HTML & CSS - - By Louis Lazaris

12 Little-Known CSS Facts (The Sequel)

Over a year ago I published the original 12 Little-known CSS Facts and, to this day, it has been one of SitePoint’s most popular articles ever. Since that post was published, I’ve been collecting more little CSS tips and tidbits for a new post. Because we all know that every successful movie should spawn a cheesy sequel, right?

12 Little-known CSS Facts: The Sequel

Artwork by SitePoint/Natalia Balska.

So let’s get right into this year’s developer’s dozen. I’m sure many of us will know at least some of these, but you can let me know in the comments how many of these were new to you.

1. The border-radius property can use “slash” syntax

This is something I’ve written about before more than four years ago on SitePoint, but I still think many beginners and even some experienced developers don’t know this feature exists.

Believe it or not, the following is valid border-radius code:

.box {
  border-radius: 35px 25px 30px 20px / 35px 25px 15px 30px;
}

If you’ve never seen that, it might seem a little confusing, so here’s the explanation from the spec:

If values are given before and after the slash, then the values before the slash set the horizontal radius and the values after the slash set the vertical radius. If there is no slash, then the values set both radii equally.

The spec also provides the following diagram:

Multiple Radii on each corner with border-radius

The caption for that image explains: “The two values of border-top-left-radius: 55pt 25pt define the curvature of the corner.”

So the use of the slash in the value allows you to create curved corners that are not symmetrical. If you want a more detailed consideration of this, check out my original article linked above, or better yet, try out this handy little interactive demo from MDN:

Most border-radius generators do not allow you to set these optional values. The MDN generator is the only one I’ve found that does this.

2. The font-weight property accepts relative keywords

Normally when you see the font-weight property defined, the value will be either normal or bold. You might also occasionally see an integer value in hundred increments: 100, 200, etc., up to 900.

The two values that are often forgotten, however, are bolder and lighter.

According to the spec, these keywords specify a bolder or lighter weight than the inherited value. This comes into play most significantly when you are dealing with a font that has multiple weights that are bolder than just plain “bold” and lighter than just normal text.

In the hundred-based values, “bold” maps to 700 and “normal” maps to 400. So if you have a font that has a 300 weight, but nothing lower, a value of “lighter” will produce 300 if the inherited value is 400. If there is no lighter weight (i.e. 400 is the lightest weight) then it will just stay at 400 and thus a value of “lighter” will have no effect.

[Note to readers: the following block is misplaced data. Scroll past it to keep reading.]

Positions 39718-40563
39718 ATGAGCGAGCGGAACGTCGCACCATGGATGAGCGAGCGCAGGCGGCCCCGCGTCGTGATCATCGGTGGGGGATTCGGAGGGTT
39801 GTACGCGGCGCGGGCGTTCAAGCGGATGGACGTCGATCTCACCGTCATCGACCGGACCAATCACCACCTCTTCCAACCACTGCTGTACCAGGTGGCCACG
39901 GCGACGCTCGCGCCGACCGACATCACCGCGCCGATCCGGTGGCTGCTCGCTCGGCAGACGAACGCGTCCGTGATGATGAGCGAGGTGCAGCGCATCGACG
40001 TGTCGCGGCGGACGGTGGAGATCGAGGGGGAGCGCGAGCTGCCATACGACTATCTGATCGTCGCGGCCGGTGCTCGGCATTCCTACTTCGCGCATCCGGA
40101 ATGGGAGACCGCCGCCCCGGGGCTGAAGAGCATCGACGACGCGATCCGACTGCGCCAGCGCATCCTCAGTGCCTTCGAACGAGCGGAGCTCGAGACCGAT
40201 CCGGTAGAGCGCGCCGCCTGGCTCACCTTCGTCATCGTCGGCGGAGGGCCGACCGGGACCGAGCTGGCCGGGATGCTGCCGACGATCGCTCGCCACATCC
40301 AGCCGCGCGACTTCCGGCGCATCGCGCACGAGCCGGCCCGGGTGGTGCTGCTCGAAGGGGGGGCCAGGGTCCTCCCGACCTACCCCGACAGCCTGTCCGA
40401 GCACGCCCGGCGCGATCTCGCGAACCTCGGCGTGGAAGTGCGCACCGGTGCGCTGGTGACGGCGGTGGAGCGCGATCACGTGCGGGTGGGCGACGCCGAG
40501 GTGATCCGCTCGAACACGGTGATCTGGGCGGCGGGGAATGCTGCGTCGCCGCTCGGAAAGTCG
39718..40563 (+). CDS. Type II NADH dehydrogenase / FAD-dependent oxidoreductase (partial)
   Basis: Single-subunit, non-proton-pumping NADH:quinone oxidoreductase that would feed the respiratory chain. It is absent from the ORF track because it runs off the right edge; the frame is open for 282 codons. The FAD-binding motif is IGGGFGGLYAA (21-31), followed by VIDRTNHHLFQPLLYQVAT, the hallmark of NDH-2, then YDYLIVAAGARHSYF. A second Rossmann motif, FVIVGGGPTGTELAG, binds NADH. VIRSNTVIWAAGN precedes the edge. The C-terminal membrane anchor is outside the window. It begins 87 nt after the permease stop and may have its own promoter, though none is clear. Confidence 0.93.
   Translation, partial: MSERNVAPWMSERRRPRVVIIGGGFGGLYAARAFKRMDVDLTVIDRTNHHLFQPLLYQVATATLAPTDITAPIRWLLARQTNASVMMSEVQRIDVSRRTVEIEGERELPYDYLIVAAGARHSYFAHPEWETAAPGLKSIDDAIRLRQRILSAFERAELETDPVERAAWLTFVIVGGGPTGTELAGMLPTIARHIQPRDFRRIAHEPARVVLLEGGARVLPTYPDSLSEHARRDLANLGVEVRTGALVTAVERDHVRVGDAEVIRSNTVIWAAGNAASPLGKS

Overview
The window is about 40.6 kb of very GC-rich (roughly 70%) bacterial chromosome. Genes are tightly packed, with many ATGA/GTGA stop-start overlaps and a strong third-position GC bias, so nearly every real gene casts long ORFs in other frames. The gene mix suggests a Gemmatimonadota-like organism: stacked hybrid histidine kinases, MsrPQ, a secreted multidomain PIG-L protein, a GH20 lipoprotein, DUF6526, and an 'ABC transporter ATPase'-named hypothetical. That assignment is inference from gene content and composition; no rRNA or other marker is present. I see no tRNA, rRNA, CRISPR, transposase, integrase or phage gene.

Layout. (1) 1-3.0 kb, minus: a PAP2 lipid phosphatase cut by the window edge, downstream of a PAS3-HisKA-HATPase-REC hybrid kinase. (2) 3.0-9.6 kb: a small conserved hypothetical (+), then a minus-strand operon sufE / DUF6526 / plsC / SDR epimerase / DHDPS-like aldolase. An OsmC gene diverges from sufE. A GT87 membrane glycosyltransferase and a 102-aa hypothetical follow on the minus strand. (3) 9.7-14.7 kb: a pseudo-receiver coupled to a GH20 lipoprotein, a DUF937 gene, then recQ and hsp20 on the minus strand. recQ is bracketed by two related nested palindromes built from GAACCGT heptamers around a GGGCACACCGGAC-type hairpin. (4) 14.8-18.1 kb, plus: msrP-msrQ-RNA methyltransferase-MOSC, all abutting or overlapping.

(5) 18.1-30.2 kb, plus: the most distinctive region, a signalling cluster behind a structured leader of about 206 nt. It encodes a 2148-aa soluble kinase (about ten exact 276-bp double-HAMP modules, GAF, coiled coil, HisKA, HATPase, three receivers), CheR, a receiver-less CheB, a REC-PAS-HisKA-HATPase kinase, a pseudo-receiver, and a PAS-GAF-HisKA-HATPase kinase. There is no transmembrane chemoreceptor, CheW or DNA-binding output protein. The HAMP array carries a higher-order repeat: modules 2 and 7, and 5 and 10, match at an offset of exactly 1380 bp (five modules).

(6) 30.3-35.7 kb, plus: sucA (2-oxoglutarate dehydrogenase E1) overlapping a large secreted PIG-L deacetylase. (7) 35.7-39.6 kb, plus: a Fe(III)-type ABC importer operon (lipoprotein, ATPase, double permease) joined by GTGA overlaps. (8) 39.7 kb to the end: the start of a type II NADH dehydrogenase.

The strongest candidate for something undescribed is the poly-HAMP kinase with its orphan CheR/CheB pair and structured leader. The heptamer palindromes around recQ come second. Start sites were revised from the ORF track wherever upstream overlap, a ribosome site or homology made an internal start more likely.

Look at the following CodePen demo:

See the Pen Using font-weight bolder/lighter Keywords by SitePoint (@SitePoint) on CodePen.

In this example, I’m using a font called Exo 2, which has 18 different styles available. My demo embeds only the non-italic styles, which are enough for each of the hundred-based weights.

Notice that the demo includes 12 nested ‘box’ elements with different font-weight values, including “bolder” and “lighter” so you can see how these affect the weight of the text in different inheritance contexts. Below is the CSS from that example. Notice the comments in the code, and remember that each subsequent “box” is nested inside the previous:

.box {
  font-weight: 100;
}

.box-2 {
  font-weight: bolder; /* maps to 400 */
}

.box-3 {
  font-weight: bolder; /* maps to 700 */
}

.box-4 {
  font-weight: 400;
}

.box-5 {
  font-weight: bolder; /* maps to 700 */
}

.box-6 {
  font-weight: bolder; /* maps to 900 */
}

.box-7 {
  font-weight: 700;
}

.box-8 {
  font-weight: bolder; /* maps to 900 */
}

.box-9 {
  font-weight: bolder; /* maps to 900 */
}

.box-10 {
  font-weight: lighter; /* maps to 700 */
}

.box-11 {
  font-weight: lighter; /* maps to 400 */
}

.box-12 {
  font-weight: lighter; /* maps to 100 */
}

In this case, the “bolder” and “lighter” keywords will map only to the 100, 400, 700, and 900 values. With 9 different styles, these keywords will never map to the 200, 300, 500, 600, and 800 values.

This happens because you’re telling the browser to choose the next font in the series that is considered either ‘bold’ or ‘light’. So it’s not picking the next boldest or the next lightest, but merely a bold or light font relative to what is inherited. If, however, the lightest font started at 300 (as in the case of Open Sans), and the inherited value was 400, then a value of “lighter” would map to 300.